Integrating Data Is Key to Meeting Consumer Expectations
Date December 2016
Featured in the Journal of Corporate Renewal
During the past several years, many retailers have identified a few common challenges as their most difficult to navigate. The prevalence of savvy shoppers who like to view products at stores and then turn to e-commerce and m-commerce (mobile commerce) platforms to find retailers that offer the best selection and price, coupled with the alarming reduction of foot traffic in malls, is forcing retailers to adjust their strategies by working smarter than ever before. Further, omnichannel retail continues to rapidly evolve, fueled by shifts in consumer behavior and expectations. This is compelling retailers to develop tailored experiences that are consistent across every channel with which a customer chooses to interact.
To keep up with the winds of change, retailers must invest in technologies that provide a single, cross-channel view of individual customers and then create an omnichannel strategy that focuses on personalizing the customer experience. Of course, pursuing omnichannel initiatives without accounting for their cost would be like focusing on gross margin instead of gross margin return on investment. That’s why a more comprehensive evaluation of omnichannel initiatives, known as optichannel, is warranted. This article discusses each of these strategies and the research that supports its importance.
Understand the Person, not the Shopper
Investing in a centralized database that allows a retailer to consolidate information from multiple channels into a single source is perhaps the most critical undertaking retailers can implement today. This creates a single record for each customer that can be instantly updated to reflect activity across all channels, providing the most up-to-date information on an individual’s shopping behavior.
A recent study by Forrester Research stated that modern marketing is all about acquiring more data on individuals, not just acquiring new names. The firm also predicted that cross-channel retail sales will reach $1.8 trillion in the U.S. by 2017. Historically retailers have had multiple sources of data from individual channels, but they typically have failed to integrate them. With cross-channel sales on the rise, retailers that have been slow to build and maintain a centralized source of customer data face future challenges. An immediate goal for these retailers needs to be developing the ability to deliver a consistent multichannel experience. Otherwise, they risk losing valuable consumers to competitors that are better prepared to execute on such a strategy.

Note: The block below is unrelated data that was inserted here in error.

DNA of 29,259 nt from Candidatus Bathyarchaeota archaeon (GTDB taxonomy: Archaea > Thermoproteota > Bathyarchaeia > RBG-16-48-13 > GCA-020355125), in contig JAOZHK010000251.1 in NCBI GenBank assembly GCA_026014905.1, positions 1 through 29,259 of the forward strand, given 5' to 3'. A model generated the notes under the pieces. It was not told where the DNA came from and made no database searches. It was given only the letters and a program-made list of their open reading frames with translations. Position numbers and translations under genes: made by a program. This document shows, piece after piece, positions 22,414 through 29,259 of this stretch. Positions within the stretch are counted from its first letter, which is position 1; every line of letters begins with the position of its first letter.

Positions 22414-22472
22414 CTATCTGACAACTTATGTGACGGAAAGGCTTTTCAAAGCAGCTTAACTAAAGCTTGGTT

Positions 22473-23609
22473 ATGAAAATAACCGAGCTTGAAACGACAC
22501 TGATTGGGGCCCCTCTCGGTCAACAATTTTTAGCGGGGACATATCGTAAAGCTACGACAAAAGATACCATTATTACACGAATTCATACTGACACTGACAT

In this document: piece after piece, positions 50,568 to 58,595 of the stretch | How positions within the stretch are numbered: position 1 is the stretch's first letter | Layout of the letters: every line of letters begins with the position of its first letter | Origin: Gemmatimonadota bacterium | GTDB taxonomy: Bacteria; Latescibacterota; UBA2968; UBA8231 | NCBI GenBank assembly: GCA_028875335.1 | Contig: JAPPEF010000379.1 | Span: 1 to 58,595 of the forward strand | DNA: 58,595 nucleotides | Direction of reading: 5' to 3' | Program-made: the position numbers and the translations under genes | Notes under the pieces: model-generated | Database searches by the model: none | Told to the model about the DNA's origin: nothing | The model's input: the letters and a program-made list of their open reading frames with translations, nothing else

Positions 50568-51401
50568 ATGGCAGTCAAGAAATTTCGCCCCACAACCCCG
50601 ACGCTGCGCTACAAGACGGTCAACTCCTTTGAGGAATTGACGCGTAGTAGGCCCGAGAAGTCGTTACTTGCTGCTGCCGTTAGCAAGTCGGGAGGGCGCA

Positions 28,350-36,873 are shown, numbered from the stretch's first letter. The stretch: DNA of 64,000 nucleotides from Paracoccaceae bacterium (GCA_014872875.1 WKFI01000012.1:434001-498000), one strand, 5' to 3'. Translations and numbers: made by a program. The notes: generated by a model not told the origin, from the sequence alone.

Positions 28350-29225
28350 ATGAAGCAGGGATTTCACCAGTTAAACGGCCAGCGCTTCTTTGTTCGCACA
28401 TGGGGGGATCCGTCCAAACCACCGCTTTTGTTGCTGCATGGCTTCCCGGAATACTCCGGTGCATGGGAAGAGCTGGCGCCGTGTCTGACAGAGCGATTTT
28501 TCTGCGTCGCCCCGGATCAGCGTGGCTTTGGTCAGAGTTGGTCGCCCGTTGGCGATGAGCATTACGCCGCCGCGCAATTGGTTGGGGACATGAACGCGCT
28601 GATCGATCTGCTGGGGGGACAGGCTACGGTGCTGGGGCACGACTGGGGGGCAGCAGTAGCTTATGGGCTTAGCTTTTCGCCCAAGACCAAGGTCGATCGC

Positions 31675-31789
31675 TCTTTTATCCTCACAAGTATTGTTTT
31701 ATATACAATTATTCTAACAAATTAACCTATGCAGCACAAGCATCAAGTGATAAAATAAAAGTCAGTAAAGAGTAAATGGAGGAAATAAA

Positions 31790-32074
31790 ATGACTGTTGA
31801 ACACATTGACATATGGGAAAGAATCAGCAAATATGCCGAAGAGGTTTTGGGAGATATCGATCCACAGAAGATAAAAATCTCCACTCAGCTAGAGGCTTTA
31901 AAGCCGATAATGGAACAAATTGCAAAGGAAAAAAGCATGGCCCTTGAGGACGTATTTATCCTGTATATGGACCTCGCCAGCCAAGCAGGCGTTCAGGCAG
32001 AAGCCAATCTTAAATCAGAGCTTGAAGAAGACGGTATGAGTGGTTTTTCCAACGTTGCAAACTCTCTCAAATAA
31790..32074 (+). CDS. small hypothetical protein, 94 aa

Not surprisingly, a study by MasterCard found that 8 in 10 consumers now use a computer, smartphone, tablet, or in-store technology while shopping. Many retailers are missing opportunities by not understanding or catering to their customers’ shopping preferences. Arming themselves with the right data on the right customers at the right time provides retailers with a greater ability to understand customer buying patterns, ultimately resulting in higher conversion rates.
Without this valuable data, retailers cannot properly identify who they’re marketing to, let alone develop tailored strategies that cater to specific preferences. Retailers need to understand the importance of unifying data and then invest in providing personalized experiences across all channels.
The Multichannel Merchant 2016 Digital Commerce Forecast and the Internet Retailing Customer Experience Research Report both emphasize the necessity for retailers to start leveraging the data they already own to create more personalized omnichannel interactions that make customers feel like they are receiving a special service tailored to their needs and interests.
It is no surprise that fierce competition from e-commerce giants such as Amazon, as well as emerging technologies and shifting customer behavior, have outpaced omnichannel integration. However, once they have made the commitment to a centralized approach to capture customer data, the best way for retailers to capitalize on that investment is by personalizing all future interactions based on preferences extracted from the data.
In fact, shoppers are now demanding personalization in whatever medium they prefer. It is no longer sufficient to merely have a strong web and email strategy—shoppers are already accustomed to receiving content based on their preferences. Google often discusses the concept of being “useful,” as 73 percent of consumers say that regularly getting useful information from an advertiser is the most important attribute when selecting a brand.